Tuesday, April 19, 2016

month around town

Ahoy,

Our weekends of late have been pretty thoroughly domestic. We were supposed to go to Yosemite, but weather reports washed that out. Which has left us in town for several consecutive weekends. Gasp! For a while we were looking at no weekends at home. This has given us some time to:


  1. make a bed. We got wood from Home Depot. The check-out lady was hilariously incompetent, and I think that resulted in not charging us for several 2x4s. We came up with design and measurements and got all the wood cut at the store. We only got in 1 fight, and probably because we were hungry. I was really skeptical that we would finish the bed in a weekend, but it happened. So now we are raised off the ground some 30 odd inches, which gives us a lot more storage. This is the closest I'll get to a bunk bed as an adult now; I was pushing for that for a while. My goal was to make it awkwardly too tall for me to clamber onto bed. I just think it would be really funny to witness my struggle, in my head and for you. Also, one end of the bed rests on a drawer set from Ikea, which is probably the least sturdy component of our bed. All in all, good job, us! I honestly did not think it would happen as quickly as it did, but our landlord let us borrow his drill and that made a big difference. 
  2. meet A's folks for dinner and lunch in far flung locales of the LA area. We had dinner in Chinatown one night, and I have to be honest - there are a lot of restaurants I would choose before I choose that one. But I think they have a massive load of nostalgia for that eatery, so what can you do but grin and bear it? Always a fascinating night of interactions with his folks. The following day, on a whim, we made the trek to Disneyland (!?!) for lunch with them. We always make the wrong turn for downtown Disney and end up somewhere the employees enter. The RRS loves the beignets at the jazz place. This is not the first time we've made this trip just for beignets. 
  3. create organization/storage solutions. We hung up a hook for his longboard, hooks for our closet, and replaced shelves with a new bar in the closet to hang things. We now consider ourselves just beyond the level of newbies with a power drill and wood/hook combos. What a thrill. But really, this closet stuff has been on our to-do list for a while, and it's been nice to have some time to knock these out. 
  4. go on Sunday morning hikes. That first weekend, we left a little later and we quickly realized that everyone and their mom was also going on a hike. Luckily for us, someone left right next to where we were waiting in line (there was a line) for parking. So despite all the folks that were waiting ahead of us, we were at the right place at the right time. Bonus, that morning was overcast. The following weekend, we left a little earlier for a brisk 3 miles in the Palisades. It was sunny so I was glad to be out of there when we were. And the last great escape into the urban wilderness took us into Beverly Hills. After wandering around for a while, this place probably had the least obvious trails, we went for brunch at a place we had passed up before because the line was too long. It was delicious! 
That's our generally unexciting & domestic month pretty well summarized. But I must admit, storage is really quite thrilling. 

pleasantly acquainted,
jt

Thursday, April 14, 2016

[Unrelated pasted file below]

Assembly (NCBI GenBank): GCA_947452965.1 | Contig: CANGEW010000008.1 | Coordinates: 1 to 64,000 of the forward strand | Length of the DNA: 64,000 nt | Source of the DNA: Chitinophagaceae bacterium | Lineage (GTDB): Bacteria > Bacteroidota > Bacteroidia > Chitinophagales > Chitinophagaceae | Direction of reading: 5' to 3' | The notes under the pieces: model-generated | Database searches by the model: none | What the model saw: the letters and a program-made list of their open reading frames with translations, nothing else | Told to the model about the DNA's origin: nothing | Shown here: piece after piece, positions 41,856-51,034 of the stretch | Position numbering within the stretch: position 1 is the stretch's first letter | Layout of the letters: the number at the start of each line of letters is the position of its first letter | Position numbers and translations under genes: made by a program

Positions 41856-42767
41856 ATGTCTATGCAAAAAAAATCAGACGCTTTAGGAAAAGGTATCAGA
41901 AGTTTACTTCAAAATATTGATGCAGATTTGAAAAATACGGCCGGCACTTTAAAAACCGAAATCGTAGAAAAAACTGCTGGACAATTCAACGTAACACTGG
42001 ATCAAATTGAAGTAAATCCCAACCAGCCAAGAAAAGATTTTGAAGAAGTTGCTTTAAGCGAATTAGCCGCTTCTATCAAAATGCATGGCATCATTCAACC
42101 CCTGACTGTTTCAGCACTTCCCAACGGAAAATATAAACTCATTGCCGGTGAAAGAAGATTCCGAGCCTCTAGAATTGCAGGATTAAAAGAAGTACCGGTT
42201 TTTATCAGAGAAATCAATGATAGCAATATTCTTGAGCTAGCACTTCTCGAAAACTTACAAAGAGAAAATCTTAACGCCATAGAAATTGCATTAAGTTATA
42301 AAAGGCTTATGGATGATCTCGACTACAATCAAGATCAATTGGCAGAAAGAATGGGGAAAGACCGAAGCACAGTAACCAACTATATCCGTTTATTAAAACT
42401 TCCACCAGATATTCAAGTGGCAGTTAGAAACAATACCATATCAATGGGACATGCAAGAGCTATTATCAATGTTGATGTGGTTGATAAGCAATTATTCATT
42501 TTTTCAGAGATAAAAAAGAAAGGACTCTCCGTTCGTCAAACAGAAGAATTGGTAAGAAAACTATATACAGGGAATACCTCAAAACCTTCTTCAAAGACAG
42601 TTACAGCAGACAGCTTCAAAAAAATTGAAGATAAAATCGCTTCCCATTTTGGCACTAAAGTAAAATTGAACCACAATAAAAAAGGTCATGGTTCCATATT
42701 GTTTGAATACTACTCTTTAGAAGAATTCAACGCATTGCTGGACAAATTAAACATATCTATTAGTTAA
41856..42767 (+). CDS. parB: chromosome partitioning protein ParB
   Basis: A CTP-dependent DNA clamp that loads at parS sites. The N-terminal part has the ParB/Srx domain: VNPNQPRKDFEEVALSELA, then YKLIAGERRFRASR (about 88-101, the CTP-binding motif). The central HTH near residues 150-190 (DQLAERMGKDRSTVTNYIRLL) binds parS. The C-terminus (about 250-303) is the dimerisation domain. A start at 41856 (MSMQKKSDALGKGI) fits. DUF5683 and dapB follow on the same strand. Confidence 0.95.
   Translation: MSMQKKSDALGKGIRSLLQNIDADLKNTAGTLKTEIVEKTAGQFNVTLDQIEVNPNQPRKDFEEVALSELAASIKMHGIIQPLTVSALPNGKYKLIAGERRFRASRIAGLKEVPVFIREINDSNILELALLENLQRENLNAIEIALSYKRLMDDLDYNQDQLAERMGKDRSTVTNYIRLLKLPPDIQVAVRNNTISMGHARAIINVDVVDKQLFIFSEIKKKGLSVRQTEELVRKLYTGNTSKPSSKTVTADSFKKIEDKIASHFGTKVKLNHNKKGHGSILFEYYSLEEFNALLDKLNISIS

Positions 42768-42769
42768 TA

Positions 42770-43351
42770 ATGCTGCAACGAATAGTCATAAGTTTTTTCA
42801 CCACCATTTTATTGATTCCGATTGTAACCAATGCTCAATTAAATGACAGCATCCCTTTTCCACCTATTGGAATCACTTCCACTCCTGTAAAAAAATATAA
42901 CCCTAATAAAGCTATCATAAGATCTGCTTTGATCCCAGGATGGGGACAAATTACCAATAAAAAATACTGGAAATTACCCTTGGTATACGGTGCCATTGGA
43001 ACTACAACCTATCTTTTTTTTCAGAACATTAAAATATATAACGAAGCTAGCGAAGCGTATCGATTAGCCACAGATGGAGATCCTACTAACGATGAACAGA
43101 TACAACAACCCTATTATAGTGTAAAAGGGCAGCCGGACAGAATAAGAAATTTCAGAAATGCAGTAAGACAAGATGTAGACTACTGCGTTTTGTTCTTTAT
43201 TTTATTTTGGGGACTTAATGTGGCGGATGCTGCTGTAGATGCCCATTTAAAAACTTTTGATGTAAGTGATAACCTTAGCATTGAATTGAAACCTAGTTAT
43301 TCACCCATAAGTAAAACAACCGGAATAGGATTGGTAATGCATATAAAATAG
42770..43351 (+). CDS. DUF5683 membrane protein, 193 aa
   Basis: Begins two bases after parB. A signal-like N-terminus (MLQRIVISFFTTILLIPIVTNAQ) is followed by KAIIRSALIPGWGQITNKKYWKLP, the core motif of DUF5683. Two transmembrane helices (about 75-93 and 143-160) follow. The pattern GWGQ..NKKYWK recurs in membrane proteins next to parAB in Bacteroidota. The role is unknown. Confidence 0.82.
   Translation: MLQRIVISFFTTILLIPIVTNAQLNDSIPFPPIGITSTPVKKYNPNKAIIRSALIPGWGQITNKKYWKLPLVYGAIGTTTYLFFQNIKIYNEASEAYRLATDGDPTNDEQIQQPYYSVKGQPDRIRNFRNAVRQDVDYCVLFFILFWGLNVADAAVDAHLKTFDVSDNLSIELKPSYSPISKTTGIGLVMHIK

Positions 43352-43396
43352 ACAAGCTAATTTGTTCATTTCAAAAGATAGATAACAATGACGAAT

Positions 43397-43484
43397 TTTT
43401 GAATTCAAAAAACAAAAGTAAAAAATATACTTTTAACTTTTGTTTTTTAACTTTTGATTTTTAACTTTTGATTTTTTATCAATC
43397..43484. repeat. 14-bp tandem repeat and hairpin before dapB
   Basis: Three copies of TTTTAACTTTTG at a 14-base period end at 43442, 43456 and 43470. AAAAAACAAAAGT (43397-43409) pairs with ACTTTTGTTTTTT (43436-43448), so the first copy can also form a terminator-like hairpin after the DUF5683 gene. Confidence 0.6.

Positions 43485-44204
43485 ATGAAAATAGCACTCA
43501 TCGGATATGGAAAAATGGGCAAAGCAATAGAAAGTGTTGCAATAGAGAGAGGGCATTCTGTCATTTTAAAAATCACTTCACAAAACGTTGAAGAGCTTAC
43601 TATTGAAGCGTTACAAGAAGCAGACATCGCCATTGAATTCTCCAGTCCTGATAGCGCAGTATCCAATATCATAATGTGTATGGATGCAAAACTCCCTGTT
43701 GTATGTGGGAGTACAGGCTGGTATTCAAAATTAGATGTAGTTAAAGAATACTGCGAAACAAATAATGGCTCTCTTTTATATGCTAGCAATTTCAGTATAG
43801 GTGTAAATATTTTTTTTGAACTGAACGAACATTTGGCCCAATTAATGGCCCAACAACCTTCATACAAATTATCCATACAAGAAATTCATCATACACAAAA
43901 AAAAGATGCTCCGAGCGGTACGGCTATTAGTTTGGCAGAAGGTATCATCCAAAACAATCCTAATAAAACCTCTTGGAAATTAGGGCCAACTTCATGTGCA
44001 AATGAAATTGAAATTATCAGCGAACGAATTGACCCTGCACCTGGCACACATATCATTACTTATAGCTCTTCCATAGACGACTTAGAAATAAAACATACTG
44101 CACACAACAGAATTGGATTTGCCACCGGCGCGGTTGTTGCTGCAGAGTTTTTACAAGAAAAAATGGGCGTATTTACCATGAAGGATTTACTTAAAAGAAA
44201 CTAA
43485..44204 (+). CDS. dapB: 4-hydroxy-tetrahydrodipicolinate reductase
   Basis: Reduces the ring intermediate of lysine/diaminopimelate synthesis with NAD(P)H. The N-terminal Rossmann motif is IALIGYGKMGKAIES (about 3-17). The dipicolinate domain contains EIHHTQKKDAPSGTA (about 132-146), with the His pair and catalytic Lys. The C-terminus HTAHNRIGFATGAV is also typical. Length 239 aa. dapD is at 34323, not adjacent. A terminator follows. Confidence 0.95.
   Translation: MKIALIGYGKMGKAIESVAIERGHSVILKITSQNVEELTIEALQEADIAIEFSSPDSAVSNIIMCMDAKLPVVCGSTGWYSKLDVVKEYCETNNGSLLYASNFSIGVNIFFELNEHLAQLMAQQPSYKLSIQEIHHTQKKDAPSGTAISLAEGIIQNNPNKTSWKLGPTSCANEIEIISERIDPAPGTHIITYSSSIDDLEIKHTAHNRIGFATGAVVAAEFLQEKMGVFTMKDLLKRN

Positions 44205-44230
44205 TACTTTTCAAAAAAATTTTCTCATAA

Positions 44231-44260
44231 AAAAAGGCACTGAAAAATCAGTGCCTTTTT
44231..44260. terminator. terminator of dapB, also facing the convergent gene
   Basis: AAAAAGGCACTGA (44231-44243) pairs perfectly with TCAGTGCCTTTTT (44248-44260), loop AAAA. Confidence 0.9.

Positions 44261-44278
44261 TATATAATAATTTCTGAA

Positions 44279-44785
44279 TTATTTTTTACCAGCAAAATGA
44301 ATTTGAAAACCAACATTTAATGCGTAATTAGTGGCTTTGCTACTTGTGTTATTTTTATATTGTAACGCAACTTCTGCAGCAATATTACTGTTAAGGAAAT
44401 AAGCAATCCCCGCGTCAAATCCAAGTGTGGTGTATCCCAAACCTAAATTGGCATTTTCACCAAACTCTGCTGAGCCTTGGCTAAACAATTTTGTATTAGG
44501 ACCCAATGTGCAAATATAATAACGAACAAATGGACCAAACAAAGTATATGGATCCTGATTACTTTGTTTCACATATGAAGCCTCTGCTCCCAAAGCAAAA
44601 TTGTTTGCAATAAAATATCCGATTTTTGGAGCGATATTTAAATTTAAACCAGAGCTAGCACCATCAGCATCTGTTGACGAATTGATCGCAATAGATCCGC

finally

Ahoy,

We finally got some more white rice and I switched out our rice bear from the icky brown rice mix to pure, unadulterated white rice and it is simply, blissfully heaven! Brown rice is the worst.

bearingly grainy,
jt

Thursday, March 17, 2016

stay-cation

Ahoy!

Due to an unfortunate circumstance, our friends were situated in a hotel for a while and they got sick of it. They had vacated the premises but still had the hotel, so they offered us their room for the weekend. And it was a blast! It ended up being less than 2 miles away from us, but it was still so fun. We walked to get pizza & pasta the first night.

The next morning we left somewhat early for Snow Summit, much to my dismay. My 2nd time snowboarding was more frustrating than the 1st time. The conditions were icier and more slippery. I feel like I spent a lot of time going down the mountain just trying to slow down. Going downhill is terrifying. It will never be not terrifying. A had fun once I freed him to go off on his own. He would have wasted a lot more time waiting for me, the record holder for the slowest run down the slopes ever. My prize for participating was Chinese to go for dinner. We also made use of the pool/jacuzzi that was strangely located underground. The RRS and I had fun making up games to play in the large lukewarm jacuzzi.

We had a major sleeping in session the next morning in honor of daylight savings. We didn't leave the hotel until noon. It was such a pleasant morning laying around in bed watching tv and reading. After driving to our proposed brunch place, we kept on driving because we had never seen such a long line for anywhere ever. We found this cute little French cafe attached to a cute kitchen store. It was a great meal, and we left for the tar pits museum fully satiated. It is a tiny museum and totally inconspicuous. I had never noticed it before. It was thoroughly informative regarding fossils and getting stuck in tar. Fascinating stuff. Iranian new year was happening in the park that day. I had never heard of Iranian new year, but they had the full displays and goldfish mascots. Always interesting to learn about other cultures.

delightedly aloft,
jt

Wednesday, March 16, 2016

bay area birthdays

Ahoy,